Multimedia Authoring - Quicktime Dead?
brucegregory at earthlink.net
Sat Oct 21 11:10:41 EDT 2006
LiveStage would be the "premiere" QuickTime authoring environment, but have
you tried authoring in it? I find it extremely confusing, at best. As far
as I can tell, even the simplest interactivity must be scripted in Qscript,
programmers, but not for me.
Thomas McGrath III wrote:
> Dear Greg,
> Live Stage from Totally Hip Software is supposed to do Rollover's in
> On Oct 21, 2006, at 10:22 AM, GregSmith wrote:
>> As far as the simplest solution for authoring in "standalone"
>> format, whether for web presentation or anything else, given the
>> interactivity built into QuickTime, itself - Cleaner 6.5, (for
>> Mac), and, I
>> believe Cleaner XL, (for Windows) seems to be the ticket.
>> priced if you were buying this product for the limited
>> interactivity it
>> offers, but you would also get all of those wonderful compression
>> and batch processing along with it.
>> Now, here is an example of a small fish being swallowed by a bigger
>> fish who
>> was, in turn, swallowed by an even bigger fish. Terran Interactive
>> gobbled up by Discreet who was utterly consumed by AutoDesk, the
>> cod of software distributors.
>> The interactive features that Cleaner quickly makes authorable are:
>> Hotspots that allow jumping to a given time or simply to play from
>> the time
>> of the Hotspot to the next pause, (pause is also a feature), or to
>> substitute one movie in place of the one playing, or open a URL. It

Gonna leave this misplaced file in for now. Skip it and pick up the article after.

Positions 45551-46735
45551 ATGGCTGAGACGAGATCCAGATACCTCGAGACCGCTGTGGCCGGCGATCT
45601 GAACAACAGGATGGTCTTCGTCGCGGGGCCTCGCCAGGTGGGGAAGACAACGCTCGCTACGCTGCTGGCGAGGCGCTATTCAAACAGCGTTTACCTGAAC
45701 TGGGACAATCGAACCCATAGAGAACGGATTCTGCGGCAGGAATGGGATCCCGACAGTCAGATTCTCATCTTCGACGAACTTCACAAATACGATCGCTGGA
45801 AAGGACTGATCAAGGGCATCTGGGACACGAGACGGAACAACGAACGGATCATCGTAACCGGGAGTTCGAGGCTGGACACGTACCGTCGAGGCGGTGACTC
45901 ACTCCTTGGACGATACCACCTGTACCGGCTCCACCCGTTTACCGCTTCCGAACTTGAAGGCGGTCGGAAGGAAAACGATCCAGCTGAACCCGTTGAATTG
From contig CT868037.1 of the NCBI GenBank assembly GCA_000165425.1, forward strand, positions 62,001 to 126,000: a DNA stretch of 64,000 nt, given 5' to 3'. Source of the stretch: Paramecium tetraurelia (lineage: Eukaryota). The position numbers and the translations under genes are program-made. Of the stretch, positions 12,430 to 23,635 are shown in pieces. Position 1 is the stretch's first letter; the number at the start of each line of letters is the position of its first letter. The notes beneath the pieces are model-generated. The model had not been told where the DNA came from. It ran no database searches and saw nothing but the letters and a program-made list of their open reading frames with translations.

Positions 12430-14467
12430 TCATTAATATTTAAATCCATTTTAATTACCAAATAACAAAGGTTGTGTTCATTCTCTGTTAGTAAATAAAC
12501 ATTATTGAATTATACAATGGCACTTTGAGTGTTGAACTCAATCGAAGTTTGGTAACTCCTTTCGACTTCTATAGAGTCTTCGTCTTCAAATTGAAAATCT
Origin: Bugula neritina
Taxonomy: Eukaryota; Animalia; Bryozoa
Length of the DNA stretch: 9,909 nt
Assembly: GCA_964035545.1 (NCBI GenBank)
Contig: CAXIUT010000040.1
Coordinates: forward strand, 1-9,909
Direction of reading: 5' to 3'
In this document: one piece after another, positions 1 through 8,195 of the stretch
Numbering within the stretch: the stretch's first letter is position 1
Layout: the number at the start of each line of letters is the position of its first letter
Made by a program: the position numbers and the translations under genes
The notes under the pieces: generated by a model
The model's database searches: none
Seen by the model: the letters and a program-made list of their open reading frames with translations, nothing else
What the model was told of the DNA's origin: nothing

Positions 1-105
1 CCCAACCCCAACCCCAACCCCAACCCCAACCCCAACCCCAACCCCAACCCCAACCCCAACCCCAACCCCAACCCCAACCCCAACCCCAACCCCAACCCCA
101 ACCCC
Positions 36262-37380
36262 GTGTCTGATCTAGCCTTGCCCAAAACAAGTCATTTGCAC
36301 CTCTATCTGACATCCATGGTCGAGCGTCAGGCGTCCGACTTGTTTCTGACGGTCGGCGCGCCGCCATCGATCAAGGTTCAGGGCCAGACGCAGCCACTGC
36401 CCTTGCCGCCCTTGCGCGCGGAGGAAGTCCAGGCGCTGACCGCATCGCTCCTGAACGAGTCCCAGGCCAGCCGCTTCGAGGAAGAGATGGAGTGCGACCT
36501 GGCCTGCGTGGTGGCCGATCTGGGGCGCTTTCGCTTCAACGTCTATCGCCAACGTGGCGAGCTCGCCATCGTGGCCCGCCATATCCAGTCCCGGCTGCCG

>> supports "Chapter" markers with accompanying text blurb, text tracks,
>> markers and keyframes.
>> But even with all of this functionality, QuickTime, and the authoring
>> packages that support it, just doesn't compare with the kind of
>> interactivity possible with Flash and its associated authoring
>> tools. Just
>> as an example, for the life of me, I can't find any way to author a
>> "rollover" button within an interactive QuickTime movie. This just
>> wipes me
>> out. Or, keeping the movie looping within a certain series of
>> frames until
>> an event happens - what gives?
>> I like QuickTime better, since it really is a kind of operating
>> system, in
>> itself. You can put almost any kind of media in a QuickTime movie,
>> and it
>> plays on iPods, for crying out loud. Somebody, somewhere is missing a
>> couple of golden opportunities, if you ask me.
>> Greg Smith
>> View this message in context: http://www.nabble.com/Multimedia-
>> Sent from the Revolution - User mailing list archive at Nabble.com.
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> Thomas J McGrath III
> 3mcgrath at adelphia.net
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